Conversations about financial risk focus on investment and finding the right balance between risk and return. While these are important conversations for investors, there are other aspects to financial risk which can be just as significant. Your income and expenses, or in other words, your cash flow, are just as affected by risk as your investments, but in a different way. An investment loss will impact your future life whereas a cash flow loss impacts your ability to enjoy life here and now. The factors underlying cash flow risk are much more personal rather than being market-driven, however they are more within your direct control.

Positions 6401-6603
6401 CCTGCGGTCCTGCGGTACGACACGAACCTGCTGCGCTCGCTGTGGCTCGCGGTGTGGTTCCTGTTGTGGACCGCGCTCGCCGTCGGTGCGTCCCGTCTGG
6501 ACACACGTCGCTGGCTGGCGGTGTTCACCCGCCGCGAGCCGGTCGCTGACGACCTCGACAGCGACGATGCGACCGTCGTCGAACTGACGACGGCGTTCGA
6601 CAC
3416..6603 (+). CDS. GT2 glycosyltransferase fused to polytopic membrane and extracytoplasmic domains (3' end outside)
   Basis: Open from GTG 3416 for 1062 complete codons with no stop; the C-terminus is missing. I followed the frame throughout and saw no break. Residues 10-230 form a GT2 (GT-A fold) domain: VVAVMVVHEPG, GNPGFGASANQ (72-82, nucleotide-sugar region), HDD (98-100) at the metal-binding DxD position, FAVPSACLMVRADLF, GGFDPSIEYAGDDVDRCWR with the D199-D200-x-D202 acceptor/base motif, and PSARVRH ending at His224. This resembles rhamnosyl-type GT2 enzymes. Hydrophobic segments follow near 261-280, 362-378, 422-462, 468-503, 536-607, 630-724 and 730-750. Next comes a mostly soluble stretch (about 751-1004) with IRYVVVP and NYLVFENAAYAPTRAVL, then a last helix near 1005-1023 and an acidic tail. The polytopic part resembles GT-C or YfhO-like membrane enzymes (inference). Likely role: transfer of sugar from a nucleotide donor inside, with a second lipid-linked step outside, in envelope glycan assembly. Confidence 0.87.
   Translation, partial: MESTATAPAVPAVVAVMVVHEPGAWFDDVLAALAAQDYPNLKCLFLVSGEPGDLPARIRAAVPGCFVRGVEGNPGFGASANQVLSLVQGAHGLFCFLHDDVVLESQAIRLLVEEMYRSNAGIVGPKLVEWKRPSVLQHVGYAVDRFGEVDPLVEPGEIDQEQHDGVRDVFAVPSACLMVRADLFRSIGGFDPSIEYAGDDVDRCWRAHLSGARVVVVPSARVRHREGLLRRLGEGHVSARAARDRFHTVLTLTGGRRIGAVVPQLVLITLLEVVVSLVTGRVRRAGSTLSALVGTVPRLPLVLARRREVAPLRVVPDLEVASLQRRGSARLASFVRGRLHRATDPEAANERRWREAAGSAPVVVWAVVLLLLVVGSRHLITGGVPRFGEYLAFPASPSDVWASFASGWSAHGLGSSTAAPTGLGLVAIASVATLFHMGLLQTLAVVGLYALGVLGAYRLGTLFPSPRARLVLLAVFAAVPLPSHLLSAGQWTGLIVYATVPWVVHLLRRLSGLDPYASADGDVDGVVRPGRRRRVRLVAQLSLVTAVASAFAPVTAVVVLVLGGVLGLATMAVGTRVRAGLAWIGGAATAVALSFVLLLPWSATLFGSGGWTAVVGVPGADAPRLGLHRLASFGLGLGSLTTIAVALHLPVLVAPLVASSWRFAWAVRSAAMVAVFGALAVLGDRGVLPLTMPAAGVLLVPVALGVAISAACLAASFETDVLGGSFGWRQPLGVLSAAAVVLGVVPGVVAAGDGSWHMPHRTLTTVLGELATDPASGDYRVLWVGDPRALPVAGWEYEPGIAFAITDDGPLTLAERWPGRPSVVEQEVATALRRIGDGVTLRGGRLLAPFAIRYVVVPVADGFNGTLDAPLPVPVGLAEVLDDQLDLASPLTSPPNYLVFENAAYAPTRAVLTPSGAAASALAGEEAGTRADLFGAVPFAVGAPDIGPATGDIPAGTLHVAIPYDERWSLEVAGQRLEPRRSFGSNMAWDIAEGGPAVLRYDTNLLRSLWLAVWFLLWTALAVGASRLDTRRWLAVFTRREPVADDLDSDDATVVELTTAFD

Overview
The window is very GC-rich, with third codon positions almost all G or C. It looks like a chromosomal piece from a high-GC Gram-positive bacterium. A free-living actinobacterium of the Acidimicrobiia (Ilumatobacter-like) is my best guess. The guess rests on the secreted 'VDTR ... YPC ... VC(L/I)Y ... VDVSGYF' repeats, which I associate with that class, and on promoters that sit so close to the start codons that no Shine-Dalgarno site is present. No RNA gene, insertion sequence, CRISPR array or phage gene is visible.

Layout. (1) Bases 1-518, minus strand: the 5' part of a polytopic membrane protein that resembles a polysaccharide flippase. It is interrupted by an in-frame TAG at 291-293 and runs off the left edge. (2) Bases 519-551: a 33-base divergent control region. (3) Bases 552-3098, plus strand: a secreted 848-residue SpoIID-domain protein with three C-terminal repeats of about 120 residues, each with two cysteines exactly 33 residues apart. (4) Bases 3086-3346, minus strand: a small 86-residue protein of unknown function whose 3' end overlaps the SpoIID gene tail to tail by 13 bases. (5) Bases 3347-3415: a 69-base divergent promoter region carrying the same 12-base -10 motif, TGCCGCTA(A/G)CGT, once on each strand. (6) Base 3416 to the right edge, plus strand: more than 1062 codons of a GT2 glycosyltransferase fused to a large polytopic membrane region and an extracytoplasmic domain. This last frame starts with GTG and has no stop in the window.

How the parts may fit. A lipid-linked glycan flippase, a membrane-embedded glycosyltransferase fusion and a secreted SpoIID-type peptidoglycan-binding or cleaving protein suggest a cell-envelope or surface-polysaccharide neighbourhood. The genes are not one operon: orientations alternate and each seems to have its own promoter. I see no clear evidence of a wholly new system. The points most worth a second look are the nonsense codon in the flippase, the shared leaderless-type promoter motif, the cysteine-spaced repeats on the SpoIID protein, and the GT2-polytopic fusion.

Most of us can get by from one week to the next based on our expected income and expenses, but life doesn’t always go according to plan. There are a number of risk factors that increase the possibility of major drop in income or a blowout in expenses.
Swapping the steady income of an employee for an uncertain income as a contractor or business owner increases your financial risk. However, along with the risk comes the potential to earn significantly more. Staying with a steady job is not necessarily risk-free though. Working for a business that is not in good shape increases the possibility of redundancy. Failure to learn new skills can lead to loss of employment or promotion opportunities. Poor diet and exercise and high stress levels can lead to long term illness and loss of income. Separation and divorce cause financial chaos. Failure to keep up with regular maintenance, whether it’s your teeth, your car or your home eventually catches you out with big, unexpected bills. Insurance and emergency funds are two ways of reducing risk, but so are choosing the right career, upskilling, and taking care of your wellbeing and your relationships.